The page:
Social media experts will tell you to think of your social media marketing as a “conversation” with your content consumers. The idea is to engage those prospective customers and influencers over time to keep you top-of-mind when they’re ready to buy. But is the technology you’re using or the way you’re “processing your leads” actually damaging the discourse? Our recent contact with a major player in the sales enablement business made us think it’s highly possible.
Consider the first definition of the word conversation listed on Dictionary.com, “informal interchange of thoughts, information, etc., by spoken words; oral communication between persons; talk; colloquy.” (The italics were added to illustrate the vocal aspect of the definition in contrast to what social media-lites consider a conversation in today’s world.)
While making a casual visit to the sales enabling company’s website, a white paper was promoted that seemed of mild interest. The web form was already completed from a previous request so clicking once for a download was all that was needed. Before the document even started to download, the phone rang. A fairly fresh voice acknowledged the web request and asked what was of specific interest.
Explaining to the caller that the paper addressed only a nascent need of slight interest prompted him to ask what else was needed because they “have a lot of other content pieces they could send.” After he read a list of content topics, it sounded like two might be germane and he emailed them and seemed relieved that he’d provided some value.
Remember that the above definition of conversation included words like spoken, oral and talk. These concepts seemed to be completely lost as the sales process was applied and reading homework was assigned. This sounded like correspondence and not conversation. Where was the probing for needs, consultative selling or any attempt to influence? Thus far, content motivated an inquiry which yielded a verbal conversation that prompted more content to read.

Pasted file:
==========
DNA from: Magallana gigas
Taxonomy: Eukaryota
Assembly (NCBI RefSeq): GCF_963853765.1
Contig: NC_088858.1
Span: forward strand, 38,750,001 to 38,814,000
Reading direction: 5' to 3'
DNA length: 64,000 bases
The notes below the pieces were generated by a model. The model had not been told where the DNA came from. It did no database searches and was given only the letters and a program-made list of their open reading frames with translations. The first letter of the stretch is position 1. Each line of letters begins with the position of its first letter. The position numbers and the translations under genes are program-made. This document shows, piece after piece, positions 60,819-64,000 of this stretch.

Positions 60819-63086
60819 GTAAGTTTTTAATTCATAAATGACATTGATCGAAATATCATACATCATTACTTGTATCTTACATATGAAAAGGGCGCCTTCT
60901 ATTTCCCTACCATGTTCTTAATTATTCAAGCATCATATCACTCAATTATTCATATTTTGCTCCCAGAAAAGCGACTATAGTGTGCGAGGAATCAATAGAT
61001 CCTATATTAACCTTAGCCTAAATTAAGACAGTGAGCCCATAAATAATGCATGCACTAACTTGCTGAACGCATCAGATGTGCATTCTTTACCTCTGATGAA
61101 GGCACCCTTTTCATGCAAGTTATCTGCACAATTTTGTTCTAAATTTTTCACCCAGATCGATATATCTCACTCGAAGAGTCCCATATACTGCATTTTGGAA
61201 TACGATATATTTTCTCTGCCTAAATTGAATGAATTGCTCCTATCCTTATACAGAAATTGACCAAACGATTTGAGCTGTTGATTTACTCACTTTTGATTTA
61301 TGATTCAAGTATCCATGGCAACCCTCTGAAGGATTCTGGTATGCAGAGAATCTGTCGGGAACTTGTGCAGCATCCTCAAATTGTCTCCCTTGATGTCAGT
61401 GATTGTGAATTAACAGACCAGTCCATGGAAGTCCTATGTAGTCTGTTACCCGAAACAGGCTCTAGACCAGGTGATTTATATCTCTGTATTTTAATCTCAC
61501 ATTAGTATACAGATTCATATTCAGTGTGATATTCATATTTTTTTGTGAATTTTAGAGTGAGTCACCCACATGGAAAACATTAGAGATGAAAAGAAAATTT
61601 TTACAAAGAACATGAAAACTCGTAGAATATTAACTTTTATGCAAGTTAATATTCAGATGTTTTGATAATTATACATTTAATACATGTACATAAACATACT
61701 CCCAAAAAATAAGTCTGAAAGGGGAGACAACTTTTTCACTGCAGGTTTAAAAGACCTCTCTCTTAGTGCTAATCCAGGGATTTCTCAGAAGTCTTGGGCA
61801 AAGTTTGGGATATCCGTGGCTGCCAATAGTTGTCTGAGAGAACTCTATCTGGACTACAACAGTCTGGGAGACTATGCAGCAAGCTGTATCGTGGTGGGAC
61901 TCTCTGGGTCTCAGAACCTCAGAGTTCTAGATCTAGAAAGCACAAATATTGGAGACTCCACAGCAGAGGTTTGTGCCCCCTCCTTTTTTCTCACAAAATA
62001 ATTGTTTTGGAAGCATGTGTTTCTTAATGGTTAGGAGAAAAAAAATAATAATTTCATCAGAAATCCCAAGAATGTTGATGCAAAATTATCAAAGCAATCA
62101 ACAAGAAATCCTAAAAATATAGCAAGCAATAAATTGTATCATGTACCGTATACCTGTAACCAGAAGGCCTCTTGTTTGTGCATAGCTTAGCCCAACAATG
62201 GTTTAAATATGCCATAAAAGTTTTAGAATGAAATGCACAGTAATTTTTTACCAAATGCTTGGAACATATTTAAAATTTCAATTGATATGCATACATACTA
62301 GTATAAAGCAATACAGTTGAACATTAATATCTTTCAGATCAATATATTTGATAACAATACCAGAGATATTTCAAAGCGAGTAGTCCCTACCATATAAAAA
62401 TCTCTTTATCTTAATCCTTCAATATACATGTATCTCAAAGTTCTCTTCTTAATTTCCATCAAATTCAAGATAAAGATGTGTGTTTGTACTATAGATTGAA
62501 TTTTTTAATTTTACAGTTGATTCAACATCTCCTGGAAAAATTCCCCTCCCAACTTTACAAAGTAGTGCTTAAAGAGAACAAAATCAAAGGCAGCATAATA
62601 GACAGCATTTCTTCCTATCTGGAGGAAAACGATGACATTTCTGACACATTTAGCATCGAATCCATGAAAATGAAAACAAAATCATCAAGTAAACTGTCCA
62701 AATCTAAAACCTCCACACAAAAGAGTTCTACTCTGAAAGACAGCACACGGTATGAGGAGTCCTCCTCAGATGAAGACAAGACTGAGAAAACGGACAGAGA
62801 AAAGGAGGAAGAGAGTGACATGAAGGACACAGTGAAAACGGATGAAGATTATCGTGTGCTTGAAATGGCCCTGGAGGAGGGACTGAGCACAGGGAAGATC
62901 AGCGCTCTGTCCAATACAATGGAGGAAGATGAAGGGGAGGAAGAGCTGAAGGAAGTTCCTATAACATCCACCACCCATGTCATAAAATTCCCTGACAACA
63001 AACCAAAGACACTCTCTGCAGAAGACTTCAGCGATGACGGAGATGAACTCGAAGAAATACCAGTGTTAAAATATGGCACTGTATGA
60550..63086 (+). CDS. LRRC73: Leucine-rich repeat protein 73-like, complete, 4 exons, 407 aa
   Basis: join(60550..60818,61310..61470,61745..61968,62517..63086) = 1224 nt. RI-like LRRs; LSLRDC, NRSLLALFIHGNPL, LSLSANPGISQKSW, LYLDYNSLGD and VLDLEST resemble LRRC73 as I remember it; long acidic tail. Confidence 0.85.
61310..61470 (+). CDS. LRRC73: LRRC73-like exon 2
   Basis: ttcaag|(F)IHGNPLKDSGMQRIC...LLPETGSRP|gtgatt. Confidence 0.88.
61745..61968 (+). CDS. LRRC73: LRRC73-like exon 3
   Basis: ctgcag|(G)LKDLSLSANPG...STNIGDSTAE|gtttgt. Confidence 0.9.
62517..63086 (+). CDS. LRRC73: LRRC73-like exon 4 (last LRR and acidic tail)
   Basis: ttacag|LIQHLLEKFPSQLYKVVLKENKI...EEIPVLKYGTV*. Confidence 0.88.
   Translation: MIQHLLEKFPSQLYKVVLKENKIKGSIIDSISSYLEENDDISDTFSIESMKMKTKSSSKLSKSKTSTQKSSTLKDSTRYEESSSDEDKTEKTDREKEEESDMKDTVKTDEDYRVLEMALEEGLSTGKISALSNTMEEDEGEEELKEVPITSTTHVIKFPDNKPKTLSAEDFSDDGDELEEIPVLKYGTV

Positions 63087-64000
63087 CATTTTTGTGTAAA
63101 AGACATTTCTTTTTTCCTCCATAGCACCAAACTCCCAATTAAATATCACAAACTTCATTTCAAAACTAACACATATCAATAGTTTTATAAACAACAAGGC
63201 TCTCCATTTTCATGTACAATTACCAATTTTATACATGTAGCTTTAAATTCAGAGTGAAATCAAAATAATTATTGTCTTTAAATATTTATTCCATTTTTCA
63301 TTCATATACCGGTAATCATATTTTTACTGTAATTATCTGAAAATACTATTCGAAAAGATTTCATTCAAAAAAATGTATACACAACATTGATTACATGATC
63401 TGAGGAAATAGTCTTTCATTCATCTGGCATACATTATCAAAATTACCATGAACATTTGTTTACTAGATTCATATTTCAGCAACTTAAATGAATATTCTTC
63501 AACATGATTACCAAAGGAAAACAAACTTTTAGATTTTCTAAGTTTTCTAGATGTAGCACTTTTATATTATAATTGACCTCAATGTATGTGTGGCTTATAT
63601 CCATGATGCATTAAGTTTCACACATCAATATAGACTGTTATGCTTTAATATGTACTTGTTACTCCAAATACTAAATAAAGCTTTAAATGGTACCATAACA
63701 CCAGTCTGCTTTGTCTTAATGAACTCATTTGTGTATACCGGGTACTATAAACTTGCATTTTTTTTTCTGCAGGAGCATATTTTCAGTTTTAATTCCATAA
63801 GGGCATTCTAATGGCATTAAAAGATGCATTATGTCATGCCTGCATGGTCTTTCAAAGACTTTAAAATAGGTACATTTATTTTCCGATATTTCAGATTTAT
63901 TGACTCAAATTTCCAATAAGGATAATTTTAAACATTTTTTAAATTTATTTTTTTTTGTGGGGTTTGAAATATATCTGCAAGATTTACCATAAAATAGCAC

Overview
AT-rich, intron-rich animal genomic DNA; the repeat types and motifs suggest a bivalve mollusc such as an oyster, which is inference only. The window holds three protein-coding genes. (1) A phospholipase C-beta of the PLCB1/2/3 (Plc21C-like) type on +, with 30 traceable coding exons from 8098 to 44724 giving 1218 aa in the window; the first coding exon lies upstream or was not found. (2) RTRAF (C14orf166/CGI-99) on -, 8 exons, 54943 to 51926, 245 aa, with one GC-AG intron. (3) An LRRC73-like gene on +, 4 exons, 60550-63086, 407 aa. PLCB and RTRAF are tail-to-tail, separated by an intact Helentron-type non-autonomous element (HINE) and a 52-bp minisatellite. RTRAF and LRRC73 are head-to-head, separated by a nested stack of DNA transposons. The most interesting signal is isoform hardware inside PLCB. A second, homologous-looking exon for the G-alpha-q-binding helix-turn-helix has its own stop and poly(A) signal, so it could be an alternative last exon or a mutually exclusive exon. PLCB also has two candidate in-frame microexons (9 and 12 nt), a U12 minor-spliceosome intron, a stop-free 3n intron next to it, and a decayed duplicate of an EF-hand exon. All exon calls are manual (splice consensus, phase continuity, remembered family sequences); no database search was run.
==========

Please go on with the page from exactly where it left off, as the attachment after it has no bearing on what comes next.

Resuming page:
If the caller had asked a few questions and maybe fostered an understanding of how any pain points he uncovered would be addressed by their solutions, there might be a proposal in the works. Instead, not only is the weekend’s homework likely to slow the sales process but the impression that their system is designed to keep prospects in this continual content/conversation loop will make sure that this homework makes it to the bottom of the pile.
Most surprising was that this same rep had talked with us about something of true interest only 13 days before as the result of a similar download and there was no mention of that true sales opportunity in this conversation. This inquiry was treated as a discreet transaction as opposed to one of several interactions that could shape the company’s view of us that would build our relationship and make us buy and refer.
With all the hype about tools for sales acceleration and lead processing, it’s easy to overlook that quality contact between two humans is what will truly advance any effort to educate and influence someone to buy. If we’ve learned anything in 12 years of making direct contact with and influencing high level buyers, it is that the verbal conversations is where the sales process is truly accelerated.